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April 18, 2014 | NPR · The agreement calls on all parties to refrain from violence, requires that illegally-armed groups disarm and that control of government buildings be returned to Ukrainian authorities.
 
April 18, 2014 | NPR · President Obama said enrollment under the Affordable Care Act reached 8 million after the deadline was extended by 2 weeks. The figure represents a turnaround from the disastrous debut of the website.
 
April 18, 2014 | NPR · Morning Edition spent a lot of time recently reporting from the U.S.-Mexico border. President Obama has deported 2 million people from the U.S. But many say that number is misleading.
 

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April 19, 2014 | NPR · The military's training center at Fort Irwin in California is complete with mock Middle Eastern villages. But as the U.S. combat mission in Afghanistan winds down, how will this facility change?
 
April 19, 2014 | NPR · In the Ukrainian city of Donetsk, the opposing camps seem increasingly entrenched, despite a diplomatic effort to ease tensions. Pro-Russian forces refuse to leave occupied buildings and public squares in the east. It's an uneasy Easter weekend and neither side is willing to budge.
 
April 19, 2014 | NPR · Russia is in the middle of a planned upgrade and expansion of its military forces, but global affairs professor Mark Galeotti tells NPR's Arun Rath that Russia's military has its limits.
 

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April 19, 2014 | NPR · The search continues for hundreds of people, mostly students, who were on board a South Korean ferry when it sank this week. Correspondent Anthony Kuhn shares the latest with NPR's Wade Goodwyn.
 

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April 13, 2014 | NPR · As the anniversary of last year's marathon bombing approaches, NPR's Rachel Martin speaks with correspondent Carrie Johnson about the investigation and legal wrangling yet to come.
 

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Culture

Apr 18, 2014 — Abhina Aher is a member of the country's storied, yet marginalized, transgender community. Last week, the India's highest court legally recognized the group as a new gender — neither male nor female.
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Apr 17, 2014 — Once status symbols for newly minted millionaires, horses are now the voiceless victims in Spain's economic crash. Two sisters are adopting horses that might otherwise end up in the food supply.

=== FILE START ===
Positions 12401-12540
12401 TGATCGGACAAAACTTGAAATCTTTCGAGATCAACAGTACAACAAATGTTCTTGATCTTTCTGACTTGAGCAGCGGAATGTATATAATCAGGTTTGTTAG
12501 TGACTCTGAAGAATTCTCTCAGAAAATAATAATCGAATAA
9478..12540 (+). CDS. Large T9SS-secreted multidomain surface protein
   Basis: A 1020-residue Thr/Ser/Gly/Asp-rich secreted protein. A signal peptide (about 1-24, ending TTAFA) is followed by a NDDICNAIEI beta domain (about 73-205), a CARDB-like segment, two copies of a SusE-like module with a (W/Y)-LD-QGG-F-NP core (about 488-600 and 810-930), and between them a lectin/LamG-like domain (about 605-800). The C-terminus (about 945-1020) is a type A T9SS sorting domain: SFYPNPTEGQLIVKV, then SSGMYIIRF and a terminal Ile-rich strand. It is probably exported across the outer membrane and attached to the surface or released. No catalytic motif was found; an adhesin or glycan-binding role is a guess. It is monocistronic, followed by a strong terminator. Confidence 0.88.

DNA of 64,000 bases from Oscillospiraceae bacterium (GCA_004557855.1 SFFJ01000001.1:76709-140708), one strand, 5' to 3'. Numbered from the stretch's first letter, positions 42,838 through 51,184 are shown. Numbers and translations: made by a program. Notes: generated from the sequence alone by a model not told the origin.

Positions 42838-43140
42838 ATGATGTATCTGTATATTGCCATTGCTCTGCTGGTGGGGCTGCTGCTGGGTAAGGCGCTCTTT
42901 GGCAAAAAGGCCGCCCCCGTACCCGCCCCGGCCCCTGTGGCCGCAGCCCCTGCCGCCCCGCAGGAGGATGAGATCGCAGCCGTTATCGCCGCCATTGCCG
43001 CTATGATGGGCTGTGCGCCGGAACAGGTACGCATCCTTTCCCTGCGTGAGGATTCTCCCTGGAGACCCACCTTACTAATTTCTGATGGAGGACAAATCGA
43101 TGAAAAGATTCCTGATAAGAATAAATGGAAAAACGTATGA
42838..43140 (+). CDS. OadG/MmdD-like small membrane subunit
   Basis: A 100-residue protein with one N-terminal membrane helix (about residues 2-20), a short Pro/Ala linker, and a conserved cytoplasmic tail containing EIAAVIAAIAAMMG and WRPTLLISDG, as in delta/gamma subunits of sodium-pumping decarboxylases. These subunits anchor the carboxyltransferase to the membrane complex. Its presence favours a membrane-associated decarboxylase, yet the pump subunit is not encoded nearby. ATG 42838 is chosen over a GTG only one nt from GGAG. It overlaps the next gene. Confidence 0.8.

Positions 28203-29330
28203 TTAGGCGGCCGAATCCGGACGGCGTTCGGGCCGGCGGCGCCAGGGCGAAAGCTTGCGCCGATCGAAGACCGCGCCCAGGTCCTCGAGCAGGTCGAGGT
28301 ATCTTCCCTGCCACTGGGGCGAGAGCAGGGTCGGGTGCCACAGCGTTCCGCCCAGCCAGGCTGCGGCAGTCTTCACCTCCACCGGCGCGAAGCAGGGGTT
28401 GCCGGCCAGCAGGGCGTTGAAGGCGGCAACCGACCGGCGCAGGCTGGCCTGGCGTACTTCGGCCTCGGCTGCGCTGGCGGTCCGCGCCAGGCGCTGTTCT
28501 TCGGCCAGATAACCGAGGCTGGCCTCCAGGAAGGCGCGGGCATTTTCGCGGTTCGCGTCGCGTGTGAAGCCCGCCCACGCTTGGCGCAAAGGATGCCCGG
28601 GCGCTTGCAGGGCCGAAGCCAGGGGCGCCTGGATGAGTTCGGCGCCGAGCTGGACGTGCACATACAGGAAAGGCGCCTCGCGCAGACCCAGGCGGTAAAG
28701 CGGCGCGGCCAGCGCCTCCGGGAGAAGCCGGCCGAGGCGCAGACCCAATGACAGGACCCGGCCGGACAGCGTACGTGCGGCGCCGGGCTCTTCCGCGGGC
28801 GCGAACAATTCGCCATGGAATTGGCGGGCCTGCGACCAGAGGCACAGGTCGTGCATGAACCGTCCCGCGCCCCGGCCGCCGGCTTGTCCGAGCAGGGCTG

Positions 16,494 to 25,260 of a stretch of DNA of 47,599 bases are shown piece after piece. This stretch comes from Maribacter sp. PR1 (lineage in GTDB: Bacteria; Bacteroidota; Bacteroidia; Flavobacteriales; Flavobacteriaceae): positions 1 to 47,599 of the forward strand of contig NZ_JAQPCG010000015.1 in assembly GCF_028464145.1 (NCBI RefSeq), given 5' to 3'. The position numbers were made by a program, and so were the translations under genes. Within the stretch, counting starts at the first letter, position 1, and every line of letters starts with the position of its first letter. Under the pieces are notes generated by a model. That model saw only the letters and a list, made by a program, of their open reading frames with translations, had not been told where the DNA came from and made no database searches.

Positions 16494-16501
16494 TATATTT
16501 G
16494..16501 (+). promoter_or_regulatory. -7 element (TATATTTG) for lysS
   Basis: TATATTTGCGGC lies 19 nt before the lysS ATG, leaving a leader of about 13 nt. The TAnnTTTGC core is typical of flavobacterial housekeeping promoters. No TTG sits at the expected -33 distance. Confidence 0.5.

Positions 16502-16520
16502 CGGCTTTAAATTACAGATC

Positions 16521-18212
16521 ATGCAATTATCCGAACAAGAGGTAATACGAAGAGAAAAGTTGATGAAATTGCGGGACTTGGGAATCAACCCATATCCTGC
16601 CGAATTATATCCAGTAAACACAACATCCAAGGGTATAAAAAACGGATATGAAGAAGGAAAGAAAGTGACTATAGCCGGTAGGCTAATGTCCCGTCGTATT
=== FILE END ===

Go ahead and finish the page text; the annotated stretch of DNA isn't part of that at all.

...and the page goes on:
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Apr 14, 2014 — Gold is not just about ornamentation in India. It's an insurance policy against bad economic times and bad marriages. Enterprising Indian women are using it to get loans to start small businesses.
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Apr 12, 2014 — Men and women ski on the same slopes. A rock band performs in the capital. It's all part of the constant tug-of-war between religious conservatives and those seeking more social freedoms.
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Apr 10, 2014 — Rwanda is a hot country, and people love dairy products. But the culture discourages public displays of need, including hunger. The women running the lone ice cream shop are trying to change that.
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Apr 10, 2014 — A television network was conducting a live interview with a woman about Rio's rampant street crime when a robber brazenly ripped a gold chain from the woman's neck.
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Apr 1, 2014 — Some Ukrainians insist the show is funnier when dubbed in Ukrainian rather than Russian. In the recent crisis in Ukraine, much has been made of the country's language divide.
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Mar 30, 2014 — NPR's Lourdes Garcia-Navarro recently compared sexism in the Middle East and Latin America. It generated a massive response from readers, and she addresses some of those comments in this followup.
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Mar 29, 2014 — A recent study ranked France at the bottom in Europe when it came to English proficiency. But some French are trying, like those who take lessons on high-speed commuter trains.
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Mar 28, 2014 — After the Civil War, Horace Wilson left his farm for Japan, where he introduced baseball. He's a legend there, something his relatives, including NPR's Theo Balcomb, didn't know for generations.
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